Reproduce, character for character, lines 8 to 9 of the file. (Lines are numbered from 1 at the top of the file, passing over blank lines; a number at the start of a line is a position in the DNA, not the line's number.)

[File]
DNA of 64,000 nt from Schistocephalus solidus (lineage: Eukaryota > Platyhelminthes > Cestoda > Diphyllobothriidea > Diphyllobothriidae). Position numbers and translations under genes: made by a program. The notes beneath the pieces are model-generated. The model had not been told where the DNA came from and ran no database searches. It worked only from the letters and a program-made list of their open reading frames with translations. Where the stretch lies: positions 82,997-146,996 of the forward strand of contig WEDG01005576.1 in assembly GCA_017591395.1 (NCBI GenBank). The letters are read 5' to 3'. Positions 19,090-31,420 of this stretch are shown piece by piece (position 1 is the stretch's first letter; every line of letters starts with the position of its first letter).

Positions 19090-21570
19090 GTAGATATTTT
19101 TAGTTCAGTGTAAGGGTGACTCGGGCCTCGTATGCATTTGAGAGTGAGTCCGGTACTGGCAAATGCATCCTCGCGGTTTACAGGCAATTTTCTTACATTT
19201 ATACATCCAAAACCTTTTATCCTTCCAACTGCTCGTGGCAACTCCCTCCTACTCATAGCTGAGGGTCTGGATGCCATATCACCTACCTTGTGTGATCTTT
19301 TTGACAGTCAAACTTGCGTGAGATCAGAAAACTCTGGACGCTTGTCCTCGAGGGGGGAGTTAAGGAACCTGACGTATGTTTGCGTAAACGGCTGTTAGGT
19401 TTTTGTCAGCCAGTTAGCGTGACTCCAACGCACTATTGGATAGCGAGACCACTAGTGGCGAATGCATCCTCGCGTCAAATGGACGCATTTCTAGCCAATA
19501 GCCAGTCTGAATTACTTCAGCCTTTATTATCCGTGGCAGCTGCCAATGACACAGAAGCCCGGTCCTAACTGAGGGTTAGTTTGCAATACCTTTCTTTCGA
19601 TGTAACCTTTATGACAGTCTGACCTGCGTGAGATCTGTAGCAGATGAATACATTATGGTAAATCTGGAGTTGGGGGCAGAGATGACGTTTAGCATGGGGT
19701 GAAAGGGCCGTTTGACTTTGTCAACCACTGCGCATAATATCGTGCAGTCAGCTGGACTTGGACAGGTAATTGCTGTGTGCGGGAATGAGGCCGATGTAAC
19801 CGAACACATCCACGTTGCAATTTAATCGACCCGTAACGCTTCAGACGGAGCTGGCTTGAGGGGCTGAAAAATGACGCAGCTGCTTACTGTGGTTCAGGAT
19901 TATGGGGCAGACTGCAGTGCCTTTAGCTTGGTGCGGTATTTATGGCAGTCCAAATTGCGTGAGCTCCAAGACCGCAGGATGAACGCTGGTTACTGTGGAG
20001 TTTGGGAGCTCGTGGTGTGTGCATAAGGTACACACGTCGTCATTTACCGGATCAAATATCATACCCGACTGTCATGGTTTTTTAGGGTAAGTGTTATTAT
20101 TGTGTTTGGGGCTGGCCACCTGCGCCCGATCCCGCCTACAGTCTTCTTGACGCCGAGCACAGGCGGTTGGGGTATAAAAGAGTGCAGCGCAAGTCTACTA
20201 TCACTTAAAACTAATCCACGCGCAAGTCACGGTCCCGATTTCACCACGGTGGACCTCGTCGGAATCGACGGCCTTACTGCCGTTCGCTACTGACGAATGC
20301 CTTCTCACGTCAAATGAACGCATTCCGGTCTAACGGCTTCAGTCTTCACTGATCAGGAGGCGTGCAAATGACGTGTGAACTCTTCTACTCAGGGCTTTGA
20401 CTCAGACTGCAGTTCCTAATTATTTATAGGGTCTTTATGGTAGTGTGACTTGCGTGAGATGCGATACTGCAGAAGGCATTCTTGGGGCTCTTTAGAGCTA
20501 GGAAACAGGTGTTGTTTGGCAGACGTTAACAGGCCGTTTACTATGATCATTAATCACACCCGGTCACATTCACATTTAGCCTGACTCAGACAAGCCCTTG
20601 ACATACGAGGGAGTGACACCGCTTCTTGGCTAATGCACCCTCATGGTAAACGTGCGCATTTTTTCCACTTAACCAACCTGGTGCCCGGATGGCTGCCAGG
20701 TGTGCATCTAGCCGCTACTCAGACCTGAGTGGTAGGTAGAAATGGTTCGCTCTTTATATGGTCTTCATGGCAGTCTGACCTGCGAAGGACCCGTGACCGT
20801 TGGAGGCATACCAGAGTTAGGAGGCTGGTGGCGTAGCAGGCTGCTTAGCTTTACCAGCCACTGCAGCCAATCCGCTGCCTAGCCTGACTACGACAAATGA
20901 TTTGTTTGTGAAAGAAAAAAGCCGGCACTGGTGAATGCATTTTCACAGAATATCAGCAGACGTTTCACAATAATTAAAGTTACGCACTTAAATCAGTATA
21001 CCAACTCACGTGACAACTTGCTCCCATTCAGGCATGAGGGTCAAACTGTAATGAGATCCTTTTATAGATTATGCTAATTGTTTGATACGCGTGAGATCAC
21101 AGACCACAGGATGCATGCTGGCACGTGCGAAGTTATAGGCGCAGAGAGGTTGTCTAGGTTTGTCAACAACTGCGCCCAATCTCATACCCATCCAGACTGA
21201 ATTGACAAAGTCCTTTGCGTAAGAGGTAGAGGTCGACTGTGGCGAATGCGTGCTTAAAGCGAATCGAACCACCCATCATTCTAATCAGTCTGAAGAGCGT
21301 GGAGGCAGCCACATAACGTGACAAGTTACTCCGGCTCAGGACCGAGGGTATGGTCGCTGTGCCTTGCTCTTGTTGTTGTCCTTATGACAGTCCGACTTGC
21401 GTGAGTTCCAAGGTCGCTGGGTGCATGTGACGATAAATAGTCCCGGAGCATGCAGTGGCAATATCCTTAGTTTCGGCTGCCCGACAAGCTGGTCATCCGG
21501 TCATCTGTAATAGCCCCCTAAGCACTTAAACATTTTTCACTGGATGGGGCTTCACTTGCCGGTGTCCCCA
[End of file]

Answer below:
19501 GCCAGTCTGAATTACTTCAGCCTTTATTATCCGTGGCAGCTGCCAATGACACAGAAGCCCGGTCCTAACTGAGGGTTAGTTTGCAATACCTTTCTTTCGA
19601 TGTAACCTTTATGACAGTCTGACCTGCGTGAGATCTGTAGCAGATGAATACATTATGGTAAATCTGGAGTTGGGGGCAGAGATGACGTTTAGCATGGGGT